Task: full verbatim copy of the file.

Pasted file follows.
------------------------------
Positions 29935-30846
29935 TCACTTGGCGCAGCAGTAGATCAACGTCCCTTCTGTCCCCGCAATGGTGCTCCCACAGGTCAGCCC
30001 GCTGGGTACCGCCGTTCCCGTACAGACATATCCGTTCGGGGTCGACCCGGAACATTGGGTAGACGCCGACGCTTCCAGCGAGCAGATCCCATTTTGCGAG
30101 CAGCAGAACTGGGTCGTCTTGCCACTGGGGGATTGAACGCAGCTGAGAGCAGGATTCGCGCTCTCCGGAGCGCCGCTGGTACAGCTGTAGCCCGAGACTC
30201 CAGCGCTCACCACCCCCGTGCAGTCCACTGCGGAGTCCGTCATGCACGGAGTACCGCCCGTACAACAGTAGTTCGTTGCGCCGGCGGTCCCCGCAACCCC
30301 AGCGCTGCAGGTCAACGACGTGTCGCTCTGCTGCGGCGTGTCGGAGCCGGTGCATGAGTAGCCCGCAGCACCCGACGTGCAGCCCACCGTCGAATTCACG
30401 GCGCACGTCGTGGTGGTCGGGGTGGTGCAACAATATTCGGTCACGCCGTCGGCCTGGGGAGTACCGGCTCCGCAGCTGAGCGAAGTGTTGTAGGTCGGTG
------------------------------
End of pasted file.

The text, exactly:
Positions 29935-30846
29935 TCACTTGGCGCAGCAGTAGATCAACGTCCCTTCTGTCCCCGCAATGGTGCTCCCACAGGTCAGCCC
30001 GCTGGGTACCGCCGTTCCCGTACAGACATATCCGTTCGGGGTCGACCCGGAACATTGGGTAGACGCCGACGCTTCCAGCGAGCAGATCCCATTTTGCGAG
30101 CAGCAGAACTGGGTCGTCTTGCCACTGGGGGATTGAACGCAGCTGAGAGCAGGATTCGCGCTCTCCGGAGCGCCGCTGGTACAGCTGTAGCCCGAGACTC
30201 CAGCGCTCACCACCCCCGTGCAGTCCACTGCGGAGTCCGTCATGCACGGAGTACCGCCCGTACAACAGTAGTTCGTTGCGCCGGCGGTCCCCGCAACCCC
30301 AGCGCTGCAGGTCAACGACGTGTCGCTCTGCTGCGGCGTGTCGGAGCCGGTGCATGAGTAGCCCGCAGCACCCGACGTGCAGCCCACCGTCGAATTCACG
30401 GCGCACGTCGTGGTGGTCGGGGTGGTGCAACAATATTCGGTCACGCCGTCGGCCTGGGGAGTACCGGCTCCGCAGCTGAGCGAAGTGTTGTAGGTCGGTG